Preparation for Media Encounter von Tom Maddocks

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Über den Vortrag

Der Vortrag „Preparation for Media Encounter“ von Tom Maddocks ist Bestandteil des Kurses „Online Media Training“. Der Vortrag ist dabei in folgende Kapitel unterteilt:

  • Introduction
  • Reactive media handling
  • 3 stage preparation process
  • Answering difficult questions
  • More bridging phrases
  • E - Examples
  • QU - Quotes
  • A - Anecdotes
  • L - Likenesses
  • S - Statistics and Numbers

Quiz zum Vortrag

  1. No
  2. Yes No
  3. If a reporter calls up needing an immediate comment, there is no time to prepare
  1. Buy yourself some thinking time – even if it’s only 10 minutes. Find out what they want, then arrange to talk to them at a fixed time once you’ve had a chance to think about what you want to say
  2. Talk to them –they’re busy people after all Tell them you’re too busy today but they should ring back next week Buy yourself some thinking time – even if it’s only 10 minutes. Find out what they want, then arrange to talk to them at a fixed time once you’ve had a chance to think about what you want to say
  3. Tell them you’re too busy today but they should ring back next week
  1. Establish the 'angle' of the item when the reporter first calls, and make it clear that you would be putting forward an opposing point of view, then be willing to 'leave it' if that is not what the journalist is looking for
  2. Politely turn down the opportunity to be interviewed. You could be 'used' in the article or programme to push forward a point of view you actually disagree with
  3. Never turn down the opportunity – use your best arguments to turn the journalist round to your point of view, and get your key messages across
  1. All equally important
  2. Establishing the reporter's agenda
  3. Establishing your own agenda
  4. Preparing for awkward questions
  1. Say as little as possible on a topic you'd rather avoid, then move on to something else
  2. Avoid answering a negative question
  3. Confuse the reporter so he or she forgets what the question was
  1. Professional
  2. Frosty if they ask you personal questions
  3. Brief – you're both busy and need to get on with it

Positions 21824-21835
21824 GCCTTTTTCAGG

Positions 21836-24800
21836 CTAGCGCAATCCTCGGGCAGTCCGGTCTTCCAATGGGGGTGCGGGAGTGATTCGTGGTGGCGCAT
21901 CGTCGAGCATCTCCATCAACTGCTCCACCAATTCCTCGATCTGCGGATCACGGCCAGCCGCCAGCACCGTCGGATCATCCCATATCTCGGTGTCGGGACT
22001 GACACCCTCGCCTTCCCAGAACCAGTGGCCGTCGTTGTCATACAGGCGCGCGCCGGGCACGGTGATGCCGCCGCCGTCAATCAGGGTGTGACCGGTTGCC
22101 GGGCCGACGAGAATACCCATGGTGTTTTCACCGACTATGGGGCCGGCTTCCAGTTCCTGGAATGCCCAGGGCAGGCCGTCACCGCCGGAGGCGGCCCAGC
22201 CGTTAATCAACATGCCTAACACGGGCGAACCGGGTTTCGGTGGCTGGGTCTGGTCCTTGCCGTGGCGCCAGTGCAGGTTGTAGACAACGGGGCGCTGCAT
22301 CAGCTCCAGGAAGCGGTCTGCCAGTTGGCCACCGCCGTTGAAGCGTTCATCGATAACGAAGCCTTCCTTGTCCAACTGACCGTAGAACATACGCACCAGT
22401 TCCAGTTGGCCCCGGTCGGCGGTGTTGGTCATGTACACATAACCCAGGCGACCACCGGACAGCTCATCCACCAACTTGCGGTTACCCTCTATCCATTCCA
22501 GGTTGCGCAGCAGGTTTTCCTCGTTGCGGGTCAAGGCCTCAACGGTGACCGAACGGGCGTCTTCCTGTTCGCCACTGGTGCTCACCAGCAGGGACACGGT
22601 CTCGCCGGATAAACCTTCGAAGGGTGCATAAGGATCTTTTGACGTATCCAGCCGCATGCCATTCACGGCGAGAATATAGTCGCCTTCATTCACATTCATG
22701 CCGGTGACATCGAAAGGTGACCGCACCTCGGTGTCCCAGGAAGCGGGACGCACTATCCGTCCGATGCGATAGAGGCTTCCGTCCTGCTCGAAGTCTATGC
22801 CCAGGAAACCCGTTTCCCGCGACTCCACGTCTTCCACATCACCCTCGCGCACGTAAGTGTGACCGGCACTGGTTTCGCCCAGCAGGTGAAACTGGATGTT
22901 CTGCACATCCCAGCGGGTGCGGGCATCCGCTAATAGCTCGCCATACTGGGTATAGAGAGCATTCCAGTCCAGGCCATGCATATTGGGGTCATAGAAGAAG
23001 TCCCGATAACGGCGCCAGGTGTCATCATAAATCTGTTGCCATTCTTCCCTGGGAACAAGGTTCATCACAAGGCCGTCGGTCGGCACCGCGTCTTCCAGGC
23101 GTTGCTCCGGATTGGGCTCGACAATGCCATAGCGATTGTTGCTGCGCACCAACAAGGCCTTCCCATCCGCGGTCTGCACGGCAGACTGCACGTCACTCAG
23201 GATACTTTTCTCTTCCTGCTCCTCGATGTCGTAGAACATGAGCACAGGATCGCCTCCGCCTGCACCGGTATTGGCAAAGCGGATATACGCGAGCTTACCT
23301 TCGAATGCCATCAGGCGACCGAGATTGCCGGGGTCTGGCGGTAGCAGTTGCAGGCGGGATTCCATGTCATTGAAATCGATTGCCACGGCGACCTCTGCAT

1. Examples and Statistics
  2. Examples and Soundbites
  3. Evidence and Statements
  1. The power of three
  2. Rhyming couplets
  3. Slang or street language
  1. So that you can work out how you would answer the question if it does come up
  2. So that you can almost guarantee it won’t come up
  3. So that you can get yourself even more worried about the interview than you were already
  1. No – because not everyone will understand what you are talking about and they will feel alienated or excluded
  2. Yes – because it will make you sound like you are knowledgeable or ‘on the inside track’
  3. Yes - because it’s shorter and snappier, and saves time during the interview for you to make other valuable points

Dozent des Vortrages Preparation for Media Encounter

 Tom Maddocks

Tom Maddocks

Tom is a former BBC television and radio journalist who is now acknowledged as one of the UK's leading authorities on media coaching and training. He has been quoted on the subject in many national newspapers and trade publications. Tom has over twenty years’ experience as a journalist and broadcaster, working in TV, radio and the national press, and for five years was a reporter on 'The Money Programme' broadcast on BBC Television and around the globe on BBC World News. Over the past decade, Tom has helped improve the media and presentation skills of individuals up to CEO/board level at many leading companies in the UK and elsewhere in Europe through his company Media Training Associates, preparing them for dealing with the international media. Tom is the author of the book 'The M-factor: media confidence for business leaders and managers' (www.m-factorbook.co.uk) which was published in 2013.

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